Money and Democracy

Published — September 14, 2012 Updated — May 19, 2014 at 12:19 pm ET

Consider the Source: Your personal election guide


With less than two months to go before the Nov. 6th election, nearly $3 billion has been raised by all the presidential and congressional candidates, along with the parties and super PACs, a staggering figure.

Here is a rough tally at this moment in time, with help from

  • All super PACs have raised about $350 million so far this cycle, with conservative groups bringing in the major share.
  • All House candidates have raised about $784 million.
  • All Senate candidates have raised about $445 million.
  • And all presidential candidates have raised about $700 million. This figure includes $350 million by President Barack Obama and $194 million by Mitt Romney.
  • In addition, the Democratic National Committee has raised $242 million and the Republican National Committee has raised $265 million. All these fundraising numbers are here on

And, each of these numbers will grow substantially in the next 54 days. The financial arms race at the presidential level is likely to be something of a draw by the time the final figures are counted, but the Republicans to date are at a distinct advantage with well-funded outside spending groups, which have blanketed the airwaves with mostly negative ads.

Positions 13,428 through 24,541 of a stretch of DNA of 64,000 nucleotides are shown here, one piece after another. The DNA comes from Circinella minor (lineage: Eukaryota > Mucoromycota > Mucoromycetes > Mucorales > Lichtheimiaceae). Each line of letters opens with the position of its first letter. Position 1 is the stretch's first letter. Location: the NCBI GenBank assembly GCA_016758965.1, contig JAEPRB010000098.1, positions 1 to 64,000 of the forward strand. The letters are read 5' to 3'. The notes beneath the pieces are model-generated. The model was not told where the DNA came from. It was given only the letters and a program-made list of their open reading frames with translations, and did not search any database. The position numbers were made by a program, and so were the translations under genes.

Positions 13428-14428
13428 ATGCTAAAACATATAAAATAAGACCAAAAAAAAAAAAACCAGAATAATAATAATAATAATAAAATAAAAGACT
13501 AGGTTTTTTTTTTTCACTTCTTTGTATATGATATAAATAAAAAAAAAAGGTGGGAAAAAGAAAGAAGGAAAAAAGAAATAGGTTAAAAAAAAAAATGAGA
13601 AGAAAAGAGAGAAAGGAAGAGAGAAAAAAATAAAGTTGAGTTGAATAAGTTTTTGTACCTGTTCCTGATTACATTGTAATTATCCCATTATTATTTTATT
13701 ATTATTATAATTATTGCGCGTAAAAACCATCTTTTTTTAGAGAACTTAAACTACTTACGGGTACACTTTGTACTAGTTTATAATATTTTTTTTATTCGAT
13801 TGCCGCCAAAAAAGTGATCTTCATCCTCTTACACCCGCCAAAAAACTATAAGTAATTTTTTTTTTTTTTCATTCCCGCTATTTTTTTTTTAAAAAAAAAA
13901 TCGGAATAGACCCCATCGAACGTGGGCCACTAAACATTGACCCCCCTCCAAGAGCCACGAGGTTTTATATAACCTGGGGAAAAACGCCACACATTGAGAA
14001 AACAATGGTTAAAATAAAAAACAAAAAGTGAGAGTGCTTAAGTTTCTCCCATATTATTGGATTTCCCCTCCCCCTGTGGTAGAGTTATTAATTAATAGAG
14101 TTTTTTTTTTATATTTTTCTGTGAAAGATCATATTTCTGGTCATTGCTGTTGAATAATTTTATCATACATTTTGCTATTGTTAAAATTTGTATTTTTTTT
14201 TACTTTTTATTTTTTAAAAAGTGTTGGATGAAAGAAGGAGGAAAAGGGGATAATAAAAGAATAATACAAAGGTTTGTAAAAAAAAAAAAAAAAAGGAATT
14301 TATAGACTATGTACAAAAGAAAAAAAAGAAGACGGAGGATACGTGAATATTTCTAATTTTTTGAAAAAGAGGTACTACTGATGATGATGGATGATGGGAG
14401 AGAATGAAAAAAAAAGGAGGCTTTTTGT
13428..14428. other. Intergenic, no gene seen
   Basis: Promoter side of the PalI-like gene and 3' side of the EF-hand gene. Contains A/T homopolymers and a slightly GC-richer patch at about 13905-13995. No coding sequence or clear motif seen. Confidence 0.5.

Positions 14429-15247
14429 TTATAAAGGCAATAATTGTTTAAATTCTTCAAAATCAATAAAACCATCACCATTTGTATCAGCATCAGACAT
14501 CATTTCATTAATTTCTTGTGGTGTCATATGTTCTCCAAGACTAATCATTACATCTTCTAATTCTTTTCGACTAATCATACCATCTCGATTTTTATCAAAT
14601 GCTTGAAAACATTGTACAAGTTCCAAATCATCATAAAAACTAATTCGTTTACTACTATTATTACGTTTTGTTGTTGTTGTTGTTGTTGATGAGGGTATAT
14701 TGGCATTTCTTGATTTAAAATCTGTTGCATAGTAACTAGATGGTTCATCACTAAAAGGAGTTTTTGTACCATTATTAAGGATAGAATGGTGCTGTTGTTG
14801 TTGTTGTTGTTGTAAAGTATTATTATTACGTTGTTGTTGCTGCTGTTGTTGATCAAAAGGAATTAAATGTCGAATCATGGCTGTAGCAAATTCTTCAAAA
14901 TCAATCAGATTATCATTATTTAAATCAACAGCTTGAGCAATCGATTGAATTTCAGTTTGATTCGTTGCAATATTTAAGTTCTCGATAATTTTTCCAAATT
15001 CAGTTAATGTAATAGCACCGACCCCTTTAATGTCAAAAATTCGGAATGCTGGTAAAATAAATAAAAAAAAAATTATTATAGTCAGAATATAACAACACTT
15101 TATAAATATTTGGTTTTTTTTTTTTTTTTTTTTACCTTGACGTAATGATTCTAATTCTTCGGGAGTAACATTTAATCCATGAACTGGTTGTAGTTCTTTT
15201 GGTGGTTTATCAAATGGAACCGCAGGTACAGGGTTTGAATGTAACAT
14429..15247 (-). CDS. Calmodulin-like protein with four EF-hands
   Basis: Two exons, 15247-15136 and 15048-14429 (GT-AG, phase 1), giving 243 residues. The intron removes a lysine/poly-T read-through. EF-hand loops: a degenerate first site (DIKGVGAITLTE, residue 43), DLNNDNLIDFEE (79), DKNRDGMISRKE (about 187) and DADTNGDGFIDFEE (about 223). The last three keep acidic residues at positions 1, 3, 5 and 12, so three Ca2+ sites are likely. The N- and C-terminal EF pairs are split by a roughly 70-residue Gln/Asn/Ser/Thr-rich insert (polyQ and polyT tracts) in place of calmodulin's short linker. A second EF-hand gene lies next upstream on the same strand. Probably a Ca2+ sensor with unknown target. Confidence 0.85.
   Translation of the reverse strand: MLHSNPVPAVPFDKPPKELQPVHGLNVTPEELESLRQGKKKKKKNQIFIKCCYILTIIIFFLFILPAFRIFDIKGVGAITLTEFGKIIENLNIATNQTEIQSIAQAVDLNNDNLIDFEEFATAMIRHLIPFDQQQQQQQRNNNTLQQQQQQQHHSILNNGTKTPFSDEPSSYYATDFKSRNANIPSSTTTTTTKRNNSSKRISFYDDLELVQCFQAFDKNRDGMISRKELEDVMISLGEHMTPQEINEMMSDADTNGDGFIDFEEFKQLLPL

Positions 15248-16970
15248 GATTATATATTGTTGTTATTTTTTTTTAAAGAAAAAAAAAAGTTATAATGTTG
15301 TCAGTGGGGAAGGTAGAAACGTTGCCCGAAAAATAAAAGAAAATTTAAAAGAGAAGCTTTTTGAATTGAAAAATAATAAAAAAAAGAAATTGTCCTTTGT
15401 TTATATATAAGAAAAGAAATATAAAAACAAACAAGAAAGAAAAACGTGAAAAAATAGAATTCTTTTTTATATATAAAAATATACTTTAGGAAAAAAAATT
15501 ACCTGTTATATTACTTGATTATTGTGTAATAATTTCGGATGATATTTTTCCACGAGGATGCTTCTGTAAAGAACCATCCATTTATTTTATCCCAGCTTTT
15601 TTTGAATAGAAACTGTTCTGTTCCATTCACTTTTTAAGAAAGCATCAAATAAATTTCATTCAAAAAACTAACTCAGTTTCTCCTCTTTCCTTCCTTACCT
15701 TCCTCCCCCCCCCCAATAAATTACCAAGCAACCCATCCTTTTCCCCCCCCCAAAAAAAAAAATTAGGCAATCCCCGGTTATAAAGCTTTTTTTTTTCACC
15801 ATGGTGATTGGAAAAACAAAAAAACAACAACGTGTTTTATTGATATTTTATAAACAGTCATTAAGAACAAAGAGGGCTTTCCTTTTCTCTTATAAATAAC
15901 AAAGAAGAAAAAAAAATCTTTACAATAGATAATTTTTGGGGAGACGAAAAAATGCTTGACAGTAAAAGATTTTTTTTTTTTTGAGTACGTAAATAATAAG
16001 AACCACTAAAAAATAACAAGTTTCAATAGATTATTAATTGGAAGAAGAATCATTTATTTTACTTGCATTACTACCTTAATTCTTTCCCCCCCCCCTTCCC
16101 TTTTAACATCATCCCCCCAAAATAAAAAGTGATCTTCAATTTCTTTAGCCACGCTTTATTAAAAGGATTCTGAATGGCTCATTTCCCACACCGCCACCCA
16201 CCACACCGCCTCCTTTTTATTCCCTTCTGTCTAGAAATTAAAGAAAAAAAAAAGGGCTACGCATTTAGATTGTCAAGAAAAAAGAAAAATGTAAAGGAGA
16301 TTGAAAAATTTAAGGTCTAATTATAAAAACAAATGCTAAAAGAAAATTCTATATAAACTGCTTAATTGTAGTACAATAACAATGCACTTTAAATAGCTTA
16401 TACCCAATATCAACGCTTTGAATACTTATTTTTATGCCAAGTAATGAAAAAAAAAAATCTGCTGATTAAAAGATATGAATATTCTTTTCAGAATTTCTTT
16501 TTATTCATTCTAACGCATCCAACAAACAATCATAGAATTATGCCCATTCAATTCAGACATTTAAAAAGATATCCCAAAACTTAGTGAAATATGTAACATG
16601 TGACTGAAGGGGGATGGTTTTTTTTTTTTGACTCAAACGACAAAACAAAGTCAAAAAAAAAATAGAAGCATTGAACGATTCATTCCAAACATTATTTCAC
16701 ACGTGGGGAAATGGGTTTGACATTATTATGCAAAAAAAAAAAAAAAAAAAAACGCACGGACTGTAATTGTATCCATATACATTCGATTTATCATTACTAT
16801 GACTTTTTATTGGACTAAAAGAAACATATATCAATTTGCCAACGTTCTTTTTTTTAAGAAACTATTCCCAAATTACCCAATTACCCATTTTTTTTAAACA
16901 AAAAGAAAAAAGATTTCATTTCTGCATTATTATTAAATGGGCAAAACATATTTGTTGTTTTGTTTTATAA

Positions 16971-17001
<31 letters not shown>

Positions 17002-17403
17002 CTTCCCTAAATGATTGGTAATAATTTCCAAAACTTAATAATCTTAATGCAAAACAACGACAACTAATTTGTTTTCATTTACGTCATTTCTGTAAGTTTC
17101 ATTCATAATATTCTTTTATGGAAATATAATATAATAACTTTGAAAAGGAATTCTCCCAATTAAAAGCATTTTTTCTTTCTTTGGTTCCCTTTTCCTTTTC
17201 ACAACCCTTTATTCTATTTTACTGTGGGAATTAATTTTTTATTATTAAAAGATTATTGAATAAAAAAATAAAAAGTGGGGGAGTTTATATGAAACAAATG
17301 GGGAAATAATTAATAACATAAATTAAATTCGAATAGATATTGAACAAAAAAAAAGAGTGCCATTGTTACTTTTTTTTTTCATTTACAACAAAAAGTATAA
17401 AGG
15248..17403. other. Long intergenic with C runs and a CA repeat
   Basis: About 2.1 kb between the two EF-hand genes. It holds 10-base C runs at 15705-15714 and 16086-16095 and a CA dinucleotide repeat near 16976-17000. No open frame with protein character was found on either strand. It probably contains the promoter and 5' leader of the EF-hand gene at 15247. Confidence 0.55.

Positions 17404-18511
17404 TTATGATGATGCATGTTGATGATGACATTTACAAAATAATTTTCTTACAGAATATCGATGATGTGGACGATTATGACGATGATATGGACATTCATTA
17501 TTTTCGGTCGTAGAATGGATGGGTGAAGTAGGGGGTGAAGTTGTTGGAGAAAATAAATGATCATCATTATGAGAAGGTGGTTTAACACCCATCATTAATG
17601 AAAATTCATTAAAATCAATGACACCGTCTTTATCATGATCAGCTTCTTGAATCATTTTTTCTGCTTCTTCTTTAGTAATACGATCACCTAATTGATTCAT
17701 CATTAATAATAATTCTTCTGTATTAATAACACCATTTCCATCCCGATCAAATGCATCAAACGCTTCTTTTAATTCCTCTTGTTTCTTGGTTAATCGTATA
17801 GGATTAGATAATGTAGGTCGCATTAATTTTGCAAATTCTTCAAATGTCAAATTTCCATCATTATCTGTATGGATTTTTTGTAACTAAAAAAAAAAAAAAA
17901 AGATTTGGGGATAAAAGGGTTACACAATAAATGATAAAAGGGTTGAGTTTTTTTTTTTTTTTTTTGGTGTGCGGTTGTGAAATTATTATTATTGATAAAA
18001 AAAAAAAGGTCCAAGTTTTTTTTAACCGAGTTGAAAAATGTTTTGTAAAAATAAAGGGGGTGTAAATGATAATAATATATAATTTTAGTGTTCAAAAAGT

The 2012 presidential election will end up being the most expensive and least transparent presidential campaign of the modern era. Our year-long ‘Consider the Source’ project seeks to ‘out’ shadowy political organizations that have flourished in the wake of the Supreme Court’s Citizens United ruling. Turn to us through Election Day and beyond for the narrative behind the massive flow of money at federal and state levels.

Bookmark these tools and resources:

The Daily Disclosure: From Federal Election Commission reports to YouTube postings and press releases, the Daily Disclosure provides an insider-look into super PACs’ and nonprofits’ reported campaign spending. Each day, we comb through the data to identify ads paid for by free-spending special interest groups.

Super PAC profiles: We’ve profiled 22 super PACs so far this election cycle. Each identifies the principals behind the PAC with brief bios, ideologies, money raised so far, and how it is being spent – mostly on attack ads as it turns out.

Nonprofit donor profiles: Nonprofits can spend the same as super PACs but are not required to reveal their donors. Our investigations have revealed details on 10 of these groups so far, including principals, ideology and finances wherever possible.

Super donor profiles: Learn about the top 10 donors to super PACs and what they hope to get in return. Be sure to check out the trading-card versions of these all-stars here.

Citizens United – the back story: Need a primer on how we got here? In 2010, the courts reversed decades of legal precedent when they said it was OK for corporations and unions to spend as much as they want to put their favorite candidates in office. Our citizen’s guide explains what the courts ruled and why it matters.

Read more in Money and Democracy

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